As he continues to soar in the polls, billionaire Donald Trump is attempting to lower expectations about his performance when he meets with nine other GOP presidential candidates on stage Thursday in Cleveland.
Trump stormed to the head of the massive field of GOP presidential candidates in the past two months with his brash, street-fighter style. He raised hackles by denouncing illegal immigrants as rapists and criminals, dismissing former Florida governor Jeb Bush as “too weak” to stand up to ISIS terrorists, and suggesting that former Texas governor Rick Perry isn’t bright enough to participate in the first of nine prime time GOP debates.
Yet in making the rounds of the Sunday talk shows today, Trump sought to downplay his debating skills and vowed that he would not be the aggressor on stage – all the while tossing off lines criticizing Sen. Rand Paul of Kentucky as being “very weak on defense” and repeating his critique of Bush as a lackluster leader.
“I’m not a debater,” Trump told ABC News’s Jonathan Karl in a phone call from New York., where he was resting up after a weekend diversion to a golf tournament in Scotland. “These politicians, I always say, they’re all talk and no action. They debate all the time. They go out and debate every night. I don’t debate. I’ve built…I’ve created tremendous jobs. I’ve built a great company. And maybe my whole life is a debate in a way. But the fact is I’m not a debater and they are.”
As for his debate strategy, Trump suggested that he would strike a more statesmanlike pose – unless, of course, he is provoked. “I don’t think I’m going to be throwing punches, I’m not looking to attack,” he explained. “Don’t forget, every attack I made was a counter punch. They attacked me first and I hit them back – and maybe harder than they hit me. But the fact is I’ve been attacked viciously by some of these guys.”
Perry, of course, described Trump as a “cancer” on conservatism and the GOP and that he must somehow be removed. Trump blasted the former Texas governor for inadequately handling the immigration crisis at the border and said Perry started wearing glasses to look smarter.
While many of his toughest rivals -- including Bush and Wisconsin Gov. Scott Walker -- have been prepping for the debate, Trump suggests that he will wing it Thursday night and speak extemporaneously on the wide range of issues that are certain to come up without the benefit of poll-tested lines fed to him by advisers.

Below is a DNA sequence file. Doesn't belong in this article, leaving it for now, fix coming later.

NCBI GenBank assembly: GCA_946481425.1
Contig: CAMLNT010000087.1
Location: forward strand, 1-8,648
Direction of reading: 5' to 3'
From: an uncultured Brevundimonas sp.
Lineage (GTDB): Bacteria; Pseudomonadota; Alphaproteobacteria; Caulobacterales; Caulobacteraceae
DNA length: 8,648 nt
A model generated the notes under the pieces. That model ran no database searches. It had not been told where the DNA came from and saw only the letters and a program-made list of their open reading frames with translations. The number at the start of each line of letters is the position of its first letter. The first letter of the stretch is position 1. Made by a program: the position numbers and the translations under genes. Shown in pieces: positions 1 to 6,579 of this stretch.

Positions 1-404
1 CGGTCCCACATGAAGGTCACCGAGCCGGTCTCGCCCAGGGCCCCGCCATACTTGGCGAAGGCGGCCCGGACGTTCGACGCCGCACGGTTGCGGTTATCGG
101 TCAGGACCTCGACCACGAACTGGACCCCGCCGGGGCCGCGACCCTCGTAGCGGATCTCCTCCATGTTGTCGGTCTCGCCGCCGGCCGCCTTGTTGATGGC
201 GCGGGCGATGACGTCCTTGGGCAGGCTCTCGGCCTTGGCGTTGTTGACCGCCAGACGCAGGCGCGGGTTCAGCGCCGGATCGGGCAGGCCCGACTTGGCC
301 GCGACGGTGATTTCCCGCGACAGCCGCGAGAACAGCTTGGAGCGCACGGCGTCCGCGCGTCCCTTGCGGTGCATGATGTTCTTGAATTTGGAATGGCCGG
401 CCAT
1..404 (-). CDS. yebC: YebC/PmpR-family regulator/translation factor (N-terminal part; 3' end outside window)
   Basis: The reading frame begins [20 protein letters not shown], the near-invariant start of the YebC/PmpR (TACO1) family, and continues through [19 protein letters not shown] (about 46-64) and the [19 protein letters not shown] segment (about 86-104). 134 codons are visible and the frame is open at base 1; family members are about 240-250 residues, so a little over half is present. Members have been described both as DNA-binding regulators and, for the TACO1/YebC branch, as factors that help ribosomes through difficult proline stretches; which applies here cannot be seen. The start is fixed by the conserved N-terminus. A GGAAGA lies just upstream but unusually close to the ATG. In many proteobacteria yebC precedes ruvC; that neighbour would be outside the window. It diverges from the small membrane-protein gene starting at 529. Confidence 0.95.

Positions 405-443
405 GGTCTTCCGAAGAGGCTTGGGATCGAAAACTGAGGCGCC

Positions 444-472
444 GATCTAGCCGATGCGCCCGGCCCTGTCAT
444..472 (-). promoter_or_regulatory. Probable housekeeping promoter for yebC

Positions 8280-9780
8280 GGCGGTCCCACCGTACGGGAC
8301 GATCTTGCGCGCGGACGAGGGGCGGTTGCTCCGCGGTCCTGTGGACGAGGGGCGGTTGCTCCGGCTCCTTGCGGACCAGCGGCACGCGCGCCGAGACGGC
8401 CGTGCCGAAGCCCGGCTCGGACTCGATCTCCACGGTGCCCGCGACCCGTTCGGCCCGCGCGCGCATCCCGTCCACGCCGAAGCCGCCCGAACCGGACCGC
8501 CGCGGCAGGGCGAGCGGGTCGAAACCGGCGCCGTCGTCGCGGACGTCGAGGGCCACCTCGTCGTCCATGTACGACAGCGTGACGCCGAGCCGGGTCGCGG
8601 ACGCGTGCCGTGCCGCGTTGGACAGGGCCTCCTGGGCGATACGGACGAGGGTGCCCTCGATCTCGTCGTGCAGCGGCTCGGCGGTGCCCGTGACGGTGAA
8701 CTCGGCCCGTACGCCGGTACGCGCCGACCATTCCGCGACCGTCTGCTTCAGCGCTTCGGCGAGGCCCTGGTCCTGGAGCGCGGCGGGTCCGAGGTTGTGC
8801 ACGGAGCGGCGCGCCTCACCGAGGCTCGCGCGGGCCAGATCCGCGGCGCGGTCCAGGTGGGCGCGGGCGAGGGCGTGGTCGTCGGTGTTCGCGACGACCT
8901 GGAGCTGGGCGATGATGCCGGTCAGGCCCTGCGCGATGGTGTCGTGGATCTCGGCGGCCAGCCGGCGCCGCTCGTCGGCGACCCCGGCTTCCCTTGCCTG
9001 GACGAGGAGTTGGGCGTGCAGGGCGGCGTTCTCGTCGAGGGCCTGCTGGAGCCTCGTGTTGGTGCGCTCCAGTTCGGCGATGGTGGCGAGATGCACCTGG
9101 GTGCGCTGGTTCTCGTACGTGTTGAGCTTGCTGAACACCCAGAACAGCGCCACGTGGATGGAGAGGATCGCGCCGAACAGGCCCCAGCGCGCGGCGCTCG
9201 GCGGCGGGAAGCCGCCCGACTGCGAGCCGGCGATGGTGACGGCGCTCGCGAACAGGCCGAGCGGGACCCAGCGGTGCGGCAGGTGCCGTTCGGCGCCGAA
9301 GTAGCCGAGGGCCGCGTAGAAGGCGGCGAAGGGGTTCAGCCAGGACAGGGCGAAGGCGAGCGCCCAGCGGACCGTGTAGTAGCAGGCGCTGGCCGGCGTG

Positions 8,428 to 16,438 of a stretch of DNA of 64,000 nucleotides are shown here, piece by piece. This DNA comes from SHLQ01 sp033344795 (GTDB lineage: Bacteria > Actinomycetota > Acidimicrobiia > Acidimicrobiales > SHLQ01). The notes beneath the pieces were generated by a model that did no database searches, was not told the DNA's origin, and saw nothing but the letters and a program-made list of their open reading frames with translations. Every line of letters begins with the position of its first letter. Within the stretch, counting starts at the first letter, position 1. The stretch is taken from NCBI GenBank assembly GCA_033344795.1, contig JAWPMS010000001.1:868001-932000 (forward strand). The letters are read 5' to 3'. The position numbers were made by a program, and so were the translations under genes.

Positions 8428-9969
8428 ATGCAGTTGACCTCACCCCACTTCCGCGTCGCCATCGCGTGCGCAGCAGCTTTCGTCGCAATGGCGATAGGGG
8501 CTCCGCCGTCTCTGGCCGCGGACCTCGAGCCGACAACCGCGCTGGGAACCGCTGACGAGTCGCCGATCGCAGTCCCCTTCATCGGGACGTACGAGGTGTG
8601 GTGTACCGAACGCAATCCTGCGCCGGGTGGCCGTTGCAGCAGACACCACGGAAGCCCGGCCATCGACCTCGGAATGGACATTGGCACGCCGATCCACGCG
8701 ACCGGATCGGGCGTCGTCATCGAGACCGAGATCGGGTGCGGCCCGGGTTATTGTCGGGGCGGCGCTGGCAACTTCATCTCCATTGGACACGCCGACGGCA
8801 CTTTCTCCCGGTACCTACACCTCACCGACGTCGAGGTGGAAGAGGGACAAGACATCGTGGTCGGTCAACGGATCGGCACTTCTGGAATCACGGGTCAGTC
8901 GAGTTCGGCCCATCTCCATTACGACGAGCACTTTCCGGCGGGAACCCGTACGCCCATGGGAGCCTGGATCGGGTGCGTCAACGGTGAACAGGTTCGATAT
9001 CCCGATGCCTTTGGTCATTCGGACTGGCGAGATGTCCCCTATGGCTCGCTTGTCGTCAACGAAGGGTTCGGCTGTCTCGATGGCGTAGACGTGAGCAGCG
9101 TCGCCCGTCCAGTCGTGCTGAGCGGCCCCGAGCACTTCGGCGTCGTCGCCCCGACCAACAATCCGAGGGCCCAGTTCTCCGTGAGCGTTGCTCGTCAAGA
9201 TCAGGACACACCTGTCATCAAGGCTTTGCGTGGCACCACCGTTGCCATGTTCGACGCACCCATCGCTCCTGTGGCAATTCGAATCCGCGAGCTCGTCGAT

Trump clearly is causing heartburn for the rest of the GOP field and party leaders. The party’s image has been taking a beating lately because of Trump’s harsh, anti-immigrant rhetoric, as well as bitter intraparty squabbling in Congress and along the campaign trail. At the same time, the party has seen a substantial decline in its favorability rating – which according to the Pew Research Center dropped from 41 percent last January to just 32 percent now.
Trumps’ numbers, meanwhile, have skyrocketed in recent weeks as he has tapped into growing voter frustration and anger with the political establishment and an apparent desire for more straight-talk and simple solutions to inherently complicated problems.
A new poll by NBC News and the Wall Street Journal released on Sunday shows Trump continuing to surge with 19 percent of the GOP primary voters backing him as their first choice. Trump is followed in the survey by Walker with 15 percent and Bush with 14 percent.
Retired Johns Hopkins neurosurgeon Ben Carson continues to show strength with 10 percent of the vote, followed by Sen. Ted Cruz of Texas with 9 percent, former Arkansas Gov. Mike Huckabee and Rand Paul tied at six percent apiece, Sen. Marco Rubio of Florida with 5 percent, and New Jersey Gov. Chris Christie, Perry and Ohio Gov. John Kasich each with 3 percent.
Only the top 10 candidates -- based on the cumulative average of the last five major national polls -- will be allowed to participate in Thursday’s nationally televised debate being sponsored by Fox News and scheduled to begin at 9 pm EST.
At this point, Perry likely will not make the cut, while Christie and Kasich have a good chance of being included, according to NBC. Kasich was one of the last of the 17 prominent Republicans to enter the race recently, and he is fighting to be included in the high-profile debate being staged in his home state.
Asked during an appearance on the Fox News Sunday program whether he would be embarrassed to be kept off the stage, the former House member shrugged and said, “I’d rather not be embarrassed,” life is too short to get worked up about it.
One concern of Republicans is the possibility that Trump would consider mounting a third-party candidacy loses the nomination. “If I’m not treated fairly by the Republican Party, I very well might consider [a third-party challenge] and I would certainly not give that up,” he told ABC News.
Republican National Committee Chairman Reince Priebus warned today that a third-party candidacy by either a prominent Republican or Democrat would be the death knell for their party in an almost certain close election. He said that he would hope Trump and all the other GOP candidates would stand by the eventual nominee.